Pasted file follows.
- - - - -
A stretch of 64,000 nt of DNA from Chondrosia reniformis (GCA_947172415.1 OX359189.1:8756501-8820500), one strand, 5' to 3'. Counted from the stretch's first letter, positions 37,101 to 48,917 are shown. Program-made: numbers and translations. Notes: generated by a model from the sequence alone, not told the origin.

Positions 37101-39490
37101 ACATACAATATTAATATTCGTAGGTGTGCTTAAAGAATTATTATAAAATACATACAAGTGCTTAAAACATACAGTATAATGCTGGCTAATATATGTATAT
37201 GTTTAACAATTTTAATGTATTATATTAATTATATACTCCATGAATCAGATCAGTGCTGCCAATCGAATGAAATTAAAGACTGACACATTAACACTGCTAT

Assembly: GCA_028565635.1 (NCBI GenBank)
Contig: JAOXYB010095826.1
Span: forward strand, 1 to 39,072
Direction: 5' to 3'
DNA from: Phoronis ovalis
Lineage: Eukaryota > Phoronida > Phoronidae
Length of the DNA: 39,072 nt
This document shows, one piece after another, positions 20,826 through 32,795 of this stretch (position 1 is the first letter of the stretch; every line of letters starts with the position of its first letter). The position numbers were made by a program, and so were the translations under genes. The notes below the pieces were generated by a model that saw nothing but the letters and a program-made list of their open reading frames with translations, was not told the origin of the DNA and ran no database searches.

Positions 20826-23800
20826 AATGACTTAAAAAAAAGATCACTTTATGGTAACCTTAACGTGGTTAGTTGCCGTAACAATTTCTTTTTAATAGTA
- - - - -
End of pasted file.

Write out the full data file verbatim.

A stretch of 64,000 nt of DNA from Chondrosia reniformis (GCA_947172415.1 OX359189.1:8756501-8820500), one strand, 5' to 3'. Counted from the stretch's first letter, positions 37,101 to 48,917 are shown. Program-made: numbers and translations. Notes: generated by a model from the sequence alone, not told the origin.

Positions 37101-39490
37101 ACATACAATATTAATATTCGTAGGTGTGCTTAAAGAATTATTATAAAATACATACAAGTGCTTAAAACATACAGTATAATGCTGGCTAATATATGTATAT
37201 GTTTAACAATTTTAATGTATTATATTAATTATATACTCCATGAATCAGATCAGTGCTGCCAATCGAATGAAATTAAAGACTGACACATTAACACTGCTAT

Assembly: GCA_028565635.1 (NCBI GenBank)
Contig: JAOXYB010095826.1
Span: forward strand, 1 to 39,072
Direction: 5' to 3'
DNA from: Phoronis ovalis
Lineage: Eukaryota > Phoronida > Phoronidae
Length of the DNA: 39,072 nt
This document shows, one piece after another, positions 20,826 through 32,795 of this stretch (position 1 is the first letter of the stretch; every line of letters starts with the position of its first letter). The position numbers were made by a program, and so were the translations under genes. The notes below the pieces were generated by a model that saw nothing but the letters and a program-made list of their open reading frames with translations, was not told the origin of the DNA and ran no database searches.

Positions 20826-23800
20826 AATGACTTAAAAAAAAGATCACTTTATGGTAACCTTAACGTGGTTAGTTGCCGTAACAATTTCTTTTTAATAGTA